What We Know: Tobacco Use and Quitting Among Individuals With Behavioral Health Conditions

  • Individuals with behavioral health conditions are more likely than those without such conditions to smoke and to smoke more heavily; and they account for nearly half of all tobacco-related deaths each year.1-5
  • Smoking can exacerbate mental health symptoms and complicate treatment.1,2,6
  • Quitting smoking can improve mental health and substance use disorder recovery outcomes.1,2,7-10

Nearly 25% of adults in the United States have a mental health or substance use disorder (i.e., behavioral health condition), and these adults consume almost 40% of all cigarettes smoked by adults in the United States.11

People with behavioral health conditions die about five years earlier than people without such conditions, more than 50% from tobacco-attributable diseases.12

The first step in addressing tobacco use among individuals with behavioral health conditions is understanding the current available evidence.


Photo of people talking in  a meeting
  1. Are more likely to smoke.
    Individuals with a behavioral health condition are more likely to smoke than people without such a condition, and smoking rates are even higher among individuals with serious mental health disorders and addictions.1-2
  2. Smoke more.
    Individuals with behavioral health conditions smoke more cigarettes than people who smoke and do not have these conditions.3-5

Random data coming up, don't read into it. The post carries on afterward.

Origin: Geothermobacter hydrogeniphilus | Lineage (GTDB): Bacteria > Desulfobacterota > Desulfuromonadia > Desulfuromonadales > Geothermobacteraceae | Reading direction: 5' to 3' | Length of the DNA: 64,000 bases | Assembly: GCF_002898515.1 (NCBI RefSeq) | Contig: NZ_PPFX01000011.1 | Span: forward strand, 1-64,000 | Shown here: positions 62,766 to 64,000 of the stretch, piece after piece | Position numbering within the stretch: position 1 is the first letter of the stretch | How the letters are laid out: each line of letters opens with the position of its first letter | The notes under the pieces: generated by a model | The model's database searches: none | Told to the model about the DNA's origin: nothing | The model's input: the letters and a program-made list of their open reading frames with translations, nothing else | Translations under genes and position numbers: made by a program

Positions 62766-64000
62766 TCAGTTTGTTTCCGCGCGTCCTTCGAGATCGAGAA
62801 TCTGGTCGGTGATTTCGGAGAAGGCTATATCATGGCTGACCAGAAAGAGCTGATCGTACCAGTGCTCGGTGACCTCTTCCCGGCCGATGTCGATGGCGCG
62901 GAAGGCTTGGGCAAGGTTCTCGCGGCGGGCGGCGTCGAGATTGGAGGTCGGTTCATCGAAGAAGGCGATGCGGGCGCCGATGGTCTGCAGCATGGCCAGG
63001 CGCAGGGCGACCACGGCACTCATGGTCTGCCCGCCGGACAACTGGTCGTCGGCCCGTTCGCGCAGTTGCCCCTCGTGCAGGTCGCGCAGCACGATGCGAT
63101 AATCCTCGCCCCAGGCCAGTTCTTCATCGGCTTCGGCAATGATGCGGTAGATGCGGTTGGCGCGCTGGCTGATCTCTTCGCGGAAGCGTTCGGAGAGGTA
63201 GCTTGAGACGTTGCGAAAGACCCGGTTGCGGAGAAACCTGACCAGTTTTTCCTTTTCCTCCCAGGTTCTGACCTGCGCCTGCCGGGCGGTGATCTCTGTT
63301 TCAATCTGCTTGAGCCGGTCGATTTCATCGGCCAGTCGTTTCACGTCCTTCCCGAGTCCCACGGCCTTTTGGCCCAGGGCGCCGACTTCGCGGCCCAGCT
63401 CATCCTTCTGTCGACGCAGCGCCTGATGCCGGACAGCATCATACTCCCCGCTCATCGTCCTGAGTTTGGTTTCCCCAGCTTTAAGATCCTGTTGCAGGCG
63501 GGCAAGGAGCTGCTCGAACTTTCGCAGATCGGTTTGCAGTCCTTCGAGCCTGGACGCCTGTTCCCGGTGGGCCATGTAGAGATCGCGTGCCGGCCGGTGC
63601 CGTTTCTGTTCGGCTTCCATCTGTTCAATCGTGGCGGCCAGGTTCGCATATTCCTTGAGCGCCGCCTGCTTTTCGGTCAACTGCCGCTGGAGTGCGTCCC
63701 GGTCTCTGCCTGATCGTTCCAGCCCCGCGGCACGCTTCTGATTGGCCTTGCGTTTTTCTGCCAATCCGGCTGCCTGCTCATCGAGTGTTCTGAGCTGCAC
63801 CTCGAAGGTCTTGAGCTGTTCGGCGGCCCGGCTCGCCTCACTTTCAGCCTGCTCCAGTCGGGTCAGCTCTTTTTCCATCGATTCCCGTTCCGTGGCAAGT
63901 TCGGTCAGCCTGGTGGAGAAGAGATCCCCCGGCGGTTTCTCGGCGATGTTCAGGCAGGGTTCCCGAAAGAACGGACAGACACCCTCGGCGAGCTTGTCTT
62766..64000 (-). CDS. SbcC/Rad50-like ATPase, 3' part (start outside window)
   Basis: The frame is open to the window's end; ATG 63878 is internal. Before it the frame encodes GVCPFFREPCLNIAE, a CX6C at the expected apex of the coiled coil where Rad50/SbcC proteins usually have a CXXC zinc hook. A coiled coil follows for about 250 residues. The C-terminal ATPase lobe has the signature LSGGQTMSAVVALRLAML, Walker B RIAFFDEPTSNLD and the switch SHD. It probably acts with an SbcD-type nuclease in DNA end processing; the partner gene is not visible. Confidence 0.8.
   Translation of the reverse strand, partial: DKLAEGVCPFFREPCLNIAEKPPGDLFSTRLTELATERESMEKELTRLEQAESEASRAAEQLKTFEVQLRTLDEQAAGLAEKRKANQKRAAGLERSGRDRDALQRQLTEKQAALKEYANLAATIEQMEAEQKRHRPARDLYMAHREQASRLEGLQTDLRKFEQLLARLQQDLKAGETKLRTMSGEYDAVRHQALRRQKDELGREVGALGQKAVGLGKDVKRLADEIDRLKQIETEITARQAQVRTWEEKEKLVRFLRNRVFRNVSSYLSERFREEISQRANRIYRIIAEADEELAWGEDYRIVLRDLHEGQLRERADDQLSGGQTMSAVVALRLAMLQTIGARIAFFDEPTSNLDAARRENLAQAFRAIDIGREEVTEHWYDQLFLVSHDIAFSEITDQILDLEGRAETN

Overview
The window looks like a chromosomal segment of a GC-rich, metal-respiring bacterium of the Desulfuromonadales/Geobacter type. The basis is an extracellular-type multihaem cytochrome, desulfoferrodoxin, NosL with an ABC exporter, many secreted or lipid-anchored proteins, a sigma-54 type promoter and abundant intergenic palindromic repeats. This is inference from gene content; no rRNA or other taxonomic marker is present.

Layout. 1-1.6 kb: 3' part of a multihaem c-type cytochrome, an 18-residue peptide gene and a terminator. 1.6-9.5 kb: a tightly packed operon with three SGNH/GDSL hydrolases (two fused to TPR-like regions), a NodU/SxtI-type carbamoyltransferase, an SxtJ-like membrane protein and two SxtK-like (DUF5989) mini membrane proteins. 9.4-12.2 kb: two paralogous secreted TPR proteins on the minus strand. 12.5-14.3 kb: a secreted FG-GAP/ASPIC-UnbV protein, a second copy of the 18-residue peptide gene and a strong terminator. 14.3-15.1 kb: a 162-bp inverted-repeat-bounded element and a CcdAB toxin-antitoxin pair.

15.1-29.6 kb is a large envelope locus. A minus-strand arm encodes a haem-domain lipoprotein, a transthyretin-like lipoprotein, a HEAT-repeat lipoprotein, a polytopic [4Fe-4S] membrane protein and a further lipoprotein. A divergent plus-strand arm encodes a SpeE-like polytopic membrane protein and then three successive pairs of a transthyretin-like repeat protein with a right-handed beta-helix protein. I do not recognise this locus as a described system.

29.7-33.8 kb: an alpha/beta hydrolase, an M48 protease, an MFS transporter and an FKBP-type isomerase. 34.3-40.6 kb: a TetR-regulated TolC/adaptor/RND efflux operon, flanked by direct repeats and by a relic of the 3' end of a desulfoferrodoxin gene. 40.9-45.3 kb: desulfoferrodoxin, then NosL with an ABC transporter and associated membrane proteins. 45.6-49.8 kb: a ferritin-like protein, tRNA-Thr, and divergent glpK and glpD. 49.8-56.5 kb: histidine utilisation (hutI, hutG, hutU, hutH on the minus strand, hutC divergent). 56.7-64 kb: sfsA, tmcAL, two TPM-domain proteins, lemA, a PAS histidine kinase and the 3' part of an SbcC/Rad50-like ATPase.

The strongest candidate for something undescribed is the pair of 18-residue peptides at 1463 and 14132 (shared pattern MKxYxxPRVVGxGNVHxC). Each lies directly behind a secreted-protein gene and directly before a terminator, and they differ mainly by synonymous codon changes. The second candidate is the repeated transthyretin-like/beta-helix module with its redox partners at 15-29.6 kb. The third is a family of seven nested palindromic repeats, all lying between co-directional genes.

3. Want to quit smoking.
    Many individuals with behavioral health conditions want to quit smoking but may face extra challenges in successfully quitting and may benefit from extra help.13-14
  4. Die prematurely.
    Individuals with serious mental health disorders who smoke die almost fifteen years earlier than individuals without these disorders who do not smoke.15
  5. Die from smoking-related illness.
    People with behavioral health conditions account for over 200,000, or nearly half, of tobacco-related deaths each year.1,16 The most common causes of death among people with behavioral health conditions are heart disease, cancer, and lung disease, all of which can be caused by smoking.7,12


  1. Exacerbates symptoms of behavioral health conditions.
    Smoking is associated with worse symptoms and outcomes among people with behavioral health conditions, including greater depressive symptoms, greater likelihood of psychiatric hospitalization, increased suicidal behavior, and drug- and alcohol-use relapse.1,2
  2. Reduces effectiveness of some medications.
    Smoking can interact and interfere with psychiatric medications, often resulting in the need for higher medication doses to achieve the same therapeutic benefit.1,6

Behavioral health treatment settings have permitted tobacco use among clients, in part because of misperceptions that smoking could alleviate symptoms of mental health conditions and that cessation could interfere with treatment.1,2 However, research has shown that smoking can worsen symptoms and behavioral health outcomes, and quitting can improve mental health and substance use disorder treatment outcomes.1,2,10,13


Photo of Rebecca

Rebecca M. started smoking at age 16. At age 33, she was diagnosed with depression. As someone who smoked for many years, Rebecca turned to cigarettes to help her cope. When she tried to quit and couldn’t, she felt even more depressed and started smoking again. Rebecca talks about how quitting made her feel better – mentally and physically – in an ad from CDC’s Tips From Former Smokers® campaign.

  1. Supports behavioral health treatment.